Financialized housing geographies: why is it so difficult to find a place to call home?
Increasing numbers of evictions and more and more people spending most of their income to pay monthly rents; working-class communities forced to move to the peripheries in order to find homes; the scarcity of social housing alternatives and… an astonishing real estate boom, including residential property. Does this scenario match a known experience? If yes, welcome to the world of the financialization of housing…
This picture, which describes the present contradictory housing crisis and real estate boom in hundreds of cities around the world, is not at all particular or conjunctural. It is indeed a global phenomenon, resulting from the hyper-capture of built space as a tradable asset that is capable of generating interest to an unprecedented mass of surplus capital circulating around the world in financial circuits. The built environment in general, and housing in particular, became a new frontier of speculation and rentiership on a new scale, dispossessing and excluding increasingly more people from their homes and blocking their access to rent-seeking landscapes.
The financialization of land and housing marks a new empire colonizing the urban landscape in which territories are increasingly captured and populations are dislocated and dispossessed. Under this model of urban development, the link between capital and built space has reached unprecedented scale and speed by mobilizing new legal, political and economic instruments.
Backed initially by the political force of home ownership ideology (Ronald, 2008) and property-owning democracy, deeply rooted in some societies and recently adopted in others, and by the ‘socialization of credit’— the inclusion of middle- and low-income consumers into financial circuits — the takeover of the housing sector by global finance opened a new frontier for capital accumulation, allowing the free circulation of financial capital over almost all urban land. In each country, the new ideas confronted existing national welfare systems and housing policy coalitions, so that financialization of housing can take different forms that differ from each other not only in their origin, but also in the kind of impact they have on economies, cities, and people’s lives.
The Inaugural lecture will address the historical movement of paradigm from housing as a social policy and part of the welfare state, to housing as a financial asset, looking into the mortgage and financial crisis and the post 2008 scenario. This housing crisis was a result of the financialization of housing in the mortgage/home ownership phase, which happened in some cities in Europe and North America, and became the basis for the creation of a new asset class based on rental housing.
New information technologies enabled investors to concentrate ownership of dispersed units, extract income flows and data and bundle them into capital markets, in operations managed by digital platforms and apps. Those changes enabled a new form of financialization of housing from above – via partnerships between corporate landlords and the State but also generated new and perverse links between labor precarity, informality and financial capital, generating housing financialization from below.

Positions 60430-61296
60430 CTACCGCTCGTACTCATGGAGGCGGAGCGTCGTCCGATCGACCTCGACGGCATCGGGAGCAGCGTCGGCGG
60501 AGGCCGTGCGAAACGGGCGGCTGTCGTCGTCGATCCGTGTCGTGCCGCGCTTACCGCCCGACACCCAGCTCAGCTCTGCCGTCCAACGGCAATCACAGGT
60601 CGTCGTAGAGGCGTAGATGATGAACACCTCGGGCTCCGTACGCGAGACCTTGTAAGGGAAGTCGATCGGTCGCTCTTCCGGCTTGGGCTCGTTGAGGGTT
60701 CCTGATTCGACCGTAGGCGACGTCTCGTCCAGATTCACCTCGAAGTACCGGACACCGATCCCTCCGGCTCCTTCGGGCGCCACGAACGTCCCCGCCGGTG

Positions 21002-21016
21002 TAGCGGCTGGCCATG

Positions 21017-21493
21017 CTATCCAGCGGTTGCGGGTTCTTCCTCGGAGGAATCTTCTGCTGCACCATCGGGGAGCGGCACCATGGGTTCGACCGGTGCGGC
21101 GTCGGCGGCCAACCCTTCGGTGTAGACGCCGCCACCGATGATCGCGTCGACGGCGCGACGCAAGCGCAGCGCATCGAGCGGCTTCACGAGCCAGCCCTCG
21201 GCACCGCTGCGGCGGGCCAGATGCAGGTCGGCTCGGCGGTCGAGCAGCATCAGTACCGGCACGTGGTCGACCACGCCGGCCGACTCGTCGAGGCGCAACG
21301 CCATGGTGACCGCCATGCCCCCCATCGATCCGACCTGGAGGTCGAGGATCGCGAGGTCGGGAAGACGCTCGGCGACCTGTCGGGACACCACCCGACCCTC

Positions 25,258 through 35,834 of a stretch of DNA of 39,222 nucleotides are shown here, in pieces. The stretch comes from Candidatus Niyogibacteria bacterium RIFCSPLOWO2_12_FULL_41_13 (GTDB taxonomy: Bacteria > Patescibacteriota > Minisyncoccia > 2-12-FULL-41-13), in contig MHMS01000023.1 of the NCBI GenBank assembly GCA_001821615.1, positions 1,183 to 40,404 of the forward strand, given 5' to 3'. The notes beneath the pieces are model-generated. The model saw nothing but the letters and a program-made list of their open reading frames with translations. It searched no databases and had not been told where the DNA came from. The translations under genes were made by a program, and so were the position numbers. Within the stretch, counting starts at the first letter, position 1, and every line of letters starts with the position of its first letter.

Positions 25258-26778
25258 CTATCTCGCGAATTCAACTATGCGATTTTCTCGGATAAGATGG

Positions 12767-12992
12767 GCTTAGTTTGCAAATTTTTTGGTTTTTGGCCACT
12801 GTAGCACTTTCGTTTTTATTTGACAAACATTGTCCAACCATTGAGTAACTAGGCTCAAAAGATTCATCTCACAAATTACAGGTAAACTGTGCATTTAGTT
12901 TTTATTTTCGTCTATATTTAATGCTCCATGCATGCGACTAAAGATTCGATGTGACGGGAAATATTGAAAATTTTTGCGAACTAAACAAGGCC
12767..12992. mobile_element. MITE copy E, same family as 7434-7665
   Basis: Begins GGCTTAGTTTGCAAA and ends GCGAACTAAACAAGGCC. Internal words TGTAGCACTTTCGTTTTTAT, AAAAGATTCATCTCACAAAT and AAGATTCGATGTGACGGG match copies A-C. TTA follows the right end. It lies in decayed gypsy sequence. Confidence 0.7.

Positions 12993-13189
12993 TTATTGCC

Raquel Rolnik is a professor, architect and urban planner with over 45 years of scholarship, activism and practical experience in planning, urban land and housing policies.
Based in São Paulo, she is full professor at the Faculty of Architecture and Urbanism of the University of São Paulo and is currently the University Campus Mayor. In her career, she has held various government positions including Director of the Planning Department of the city of São Paulo (1989-1992) and National Secretary for Urban Programs of the Brazilian Ministry of Cities (2003-2007). She worked as a consultant in urban land policy and housing in several cities and different countries, and was the UN-Habitat leading expert on housing and planning in post-conflict reconstruction in Kosovo and El Salvador. From 2008 to 2014, Raquel Rolnik was appointed by the UN Human Rights Council as UN Special Rapporteur on adequate housing for a six years mandate, ending June 2014.
Since 2019 she organized a Research Action Lab (LabCidade), based in FAUUSP, to develop critical scholarship on urban policies and housing. An “Observatory of Evictions” is one of the main projects of LabCidade. The project includes a permanent cartography of evictions which are taking place in metropolitan São Paulo as well as the building of a network of organizations around both making those processes visible, advocating for compliance with the right to adequate housing and imagining alternative planning and projects (https://www.labcidade.fau.usp.br/). She authored several articles and books, including Urban Warfare: Housing and Cities in the Age of Finance (Verso 2018), A Cidade e a Lei (Studio Nobel), and São Paulo: o planejamento da desigualdade (Fósforo 2022) among others. She has a blog, a weekly radio program, and a permanent presence in public debate on housing in Brazil, Latin America, the US, the UK and several European countries.
18 Mar 24
de 14:30 à 17:00